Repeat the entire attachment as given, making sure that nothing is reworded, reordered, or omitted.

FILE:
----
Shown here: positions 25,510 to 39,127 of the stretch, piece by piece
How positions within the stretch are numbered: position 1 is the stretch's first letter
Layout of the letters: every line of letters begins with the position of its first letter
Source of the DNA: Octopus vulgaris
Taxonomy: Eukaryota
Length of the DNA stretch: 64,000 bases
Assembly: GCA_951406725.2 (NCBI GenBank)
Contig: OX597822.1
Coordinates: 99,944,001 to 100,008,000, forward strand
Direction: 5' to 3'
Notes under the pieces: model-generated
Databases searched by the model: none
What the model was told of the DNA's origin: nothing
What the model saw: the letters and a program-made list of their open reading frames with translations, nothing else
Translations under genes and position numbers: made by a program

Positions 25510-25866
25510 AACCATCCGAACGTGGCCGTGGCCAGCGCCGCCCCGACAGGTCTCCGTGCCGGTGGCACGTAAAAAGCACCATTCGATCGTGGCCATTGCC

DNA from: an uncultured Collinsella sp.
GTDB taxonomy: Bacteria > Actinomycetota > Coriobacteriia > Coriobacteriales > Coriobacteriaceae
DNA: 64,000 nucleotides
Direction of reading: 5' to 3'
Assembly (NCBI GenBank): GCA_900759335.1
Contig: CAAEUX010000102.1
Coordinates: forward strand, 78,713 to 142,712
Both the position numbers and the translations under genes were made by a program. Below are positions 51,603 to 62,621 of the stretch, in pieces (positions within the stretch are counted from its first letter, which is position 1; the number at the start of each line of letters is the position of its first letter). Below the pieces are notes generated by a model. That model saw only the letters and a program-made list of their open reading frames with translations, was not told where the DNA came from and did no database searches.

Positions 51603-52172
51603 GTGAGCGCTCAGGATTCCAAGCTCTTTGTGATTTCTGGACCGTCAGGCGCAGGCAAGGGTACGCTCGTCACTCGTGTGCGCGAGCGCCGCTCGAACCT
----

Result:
Shown here: positions 25,510 to 39,127 of the stretch, piece by piece
How positions within the stretch are numbered: position 1 is the stretch's first letter
Layout of the letters: every line of letters begins with the position of its first letter
Source of the DNA: Octopus vulgaris
Taxonomy: Eukaryota
Length of the DNA stretch: 64,000 bases
Assembly: GCA_951406725.2 (NCBI GenBank)
Contig: OX597822.1
Coordinates: 99,944,001 to 100,008,000, forward strand
Direction: 5' to 3'
Notes under the pieces: model-generated
Databases searched by the model: none
What the model was told of the DNA's origin: nothing
What the model saw: the letters and a program-made list of their open reading frames with translations, nothing else
Translations under genes and position numbers: made by a program

Positions 25510-25866
25510 AACCATCCGAACGTGGCCGTGGCCAGCGCCGCCCCGACAGGTCTCCGTGCCGGTGGCACGTAAAAAGCACCATTCGATCGTGGCCATTGCC

DNA from: an uncultured Collinsella sp.
GTDB taxonomy: Bacteria > Actinomycetota > Coriobacteriia > Coriobacteriales > Coriobacteriaceae
DNA: 64,000 nucleotides
Direction of reading: 5' to 3'
Assembly (NCBI GenBank): GCA_900759335.1
Contig: CAAEUX010000102.1
Coordinates: forward strand, 78,713 to 142,712
Both the position numbers and the translations under genes were made by a program. Below are positions 51,603 to 62,621 of the stretch, in pieces (positions within the stretch are counted from its first letter, which is position 1; the number at the start of each line of letters is the position of its first letter). Below the pieces are notes generated by a model. That model saw only the letters and a program-made list of their open reading frames with translations, was not told where the DNA came from and did no database searches.

Positions 51603-52172
51603 GTGAGCGCTCAGGATTCCAAGCTCTTTGTGATTTCTGGACCGTCAGGCGCAGGCAAGGGTACGCTCGTCACTCGTGTGCGCGAGCGCCGCTCGAACCT